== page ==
It is alarming to see Mr. Gandhi, a seditious middle temple lawyer, now posing as a fakir of a type well known in the east, striding half-naked up the steps of the viceregal palace, while he is still organizing and conducting a defiant campaign of civil disobedience, to parley on equal terms with the representative of the king-emperor… Winston Churchill, 1930


Churchill’s empire : the world that made him and the world he made  Richard Toye  New York : Henry Holt and Co., c 2010  Hardcover. 1st ed. and printing. xx, 423 p., [16] p. of plates : ill. ; 25 cm. Includes bibliographical reference (p. [317]-407) and index. Clean, tight and strong binding with clean dust jacket. No highlighting, underlining or marginalia in text. VG/VG

A vivid account of the rise, and fall, of the British Empire during the life of Winston Churchill. Churchill’s image is as an imperial die-hard who was opposed to colonial freedom. However, his relationship to the Empire is far more complex and ambiguous.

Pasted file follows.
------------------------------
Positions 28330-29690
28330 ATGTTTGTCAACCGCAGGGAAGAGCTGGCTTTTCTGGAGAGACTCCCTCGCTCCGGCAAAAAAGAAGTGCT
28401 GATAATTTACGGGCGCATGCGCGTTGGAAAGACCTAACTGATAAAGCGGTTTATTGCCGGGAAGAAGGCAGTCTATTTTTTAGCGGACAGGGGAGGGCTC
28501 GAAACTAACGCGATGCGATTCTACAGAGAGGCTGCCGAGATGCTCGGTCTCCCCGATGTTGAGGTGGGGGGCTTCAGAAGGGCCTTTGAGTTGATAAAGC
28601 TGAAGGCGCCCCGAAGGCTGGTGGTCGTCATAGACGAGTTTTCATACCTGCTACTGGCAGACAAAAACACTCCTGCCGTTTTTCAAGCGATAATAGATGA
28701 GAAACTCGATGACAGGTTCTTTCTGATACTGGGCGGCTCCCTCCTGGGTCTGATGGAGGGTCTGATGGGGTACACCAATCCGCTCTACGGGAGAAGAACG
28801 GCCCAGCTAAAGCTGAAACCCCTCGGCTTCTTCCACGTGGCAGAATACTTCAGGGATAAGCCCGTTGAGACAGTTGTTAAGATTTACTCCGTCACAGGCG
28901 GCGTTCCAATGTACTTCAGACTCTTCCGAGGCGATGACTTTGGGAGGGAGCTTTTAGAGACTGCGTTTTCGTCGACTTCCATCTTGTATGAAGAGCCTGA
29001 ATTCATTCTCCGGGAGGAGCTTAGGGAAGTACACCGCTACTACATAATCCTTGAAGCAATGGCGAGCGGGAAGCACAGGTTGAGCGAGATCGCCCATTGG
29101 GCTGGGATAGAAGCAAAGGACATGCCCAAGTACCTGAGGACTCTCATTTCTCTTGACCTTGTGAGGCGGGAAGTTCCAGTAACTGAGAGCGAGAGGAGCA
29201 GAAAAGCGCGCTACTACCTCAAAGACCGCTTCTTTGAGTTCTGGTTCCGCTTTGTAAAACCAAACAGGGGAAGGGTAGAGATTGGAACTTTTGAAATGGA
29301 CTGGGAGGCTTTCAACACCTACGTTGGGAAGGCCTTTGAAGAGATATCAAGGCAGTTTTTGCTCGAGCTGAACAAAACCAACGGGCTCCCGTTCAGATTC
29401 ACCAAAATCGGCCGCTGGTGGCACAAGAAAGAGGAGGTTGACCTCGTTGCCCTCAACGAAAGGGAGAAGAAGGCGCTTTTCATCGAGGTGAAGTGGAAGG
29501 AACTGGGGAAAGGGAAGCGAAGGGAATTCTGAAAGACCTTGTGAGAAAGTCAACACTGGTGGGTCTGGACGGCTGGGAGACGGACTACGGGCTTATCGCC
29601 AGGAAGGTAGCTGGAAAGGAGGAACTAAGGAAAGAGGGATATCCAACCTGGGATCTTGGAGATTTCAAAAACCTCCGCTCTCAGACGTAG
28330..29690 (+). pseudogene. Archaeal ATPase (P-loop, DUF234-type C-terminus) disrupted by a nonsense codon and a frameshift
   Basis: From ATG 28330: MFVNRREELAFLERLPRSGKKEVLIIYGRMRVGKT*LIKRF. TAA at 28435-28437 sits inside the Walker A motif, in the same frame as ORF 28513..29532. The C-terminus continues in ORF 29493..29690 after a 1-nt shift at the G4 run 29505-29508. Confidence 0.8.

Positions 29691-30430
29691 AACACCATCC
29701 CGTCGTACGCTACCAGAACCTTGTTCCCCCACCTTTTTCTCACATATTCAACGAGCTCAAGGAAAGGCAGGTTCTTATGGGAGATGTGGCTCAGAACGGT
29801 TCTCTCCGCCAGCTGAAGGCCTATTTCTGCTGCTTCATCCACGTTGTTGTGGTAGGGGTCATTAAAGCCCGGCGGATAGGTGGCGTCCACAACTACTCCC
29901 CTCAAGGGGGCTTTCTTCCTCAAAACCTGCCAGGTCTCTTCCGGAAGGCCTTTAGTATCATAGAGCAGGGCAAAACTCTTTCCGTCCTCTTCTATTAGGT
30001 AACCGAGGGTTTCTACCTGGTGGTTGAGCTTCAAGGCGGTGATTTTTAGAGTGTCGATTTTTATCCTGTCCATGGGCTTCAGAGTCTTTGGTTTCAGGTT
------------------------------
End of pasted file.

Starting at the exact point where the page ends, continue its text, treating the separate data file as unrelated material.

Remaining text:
This is the first book to provide a comprehensive account of Churchill’s lifelong involvement with the empire, from the early stages of his childhood that shaped his imperialist outlook to his emergence as a self-made hero. Toye presents Churchill as a human being, a man whose imperialist outlook brought both acclaim and dread.

Churchill was a leader who believed in the strength of his race, but not necessarily the human race — he stood alone against Hitler, but he also equated Gandhi with Hitler and believed India would always remain unsuited to democracy.

Drawing upon a wealth of published and unpublished evidence from private diaries to African war poetry Churchill’s Empire provides a vivid and dynamic account of a remarkable man and an extraordinary era.

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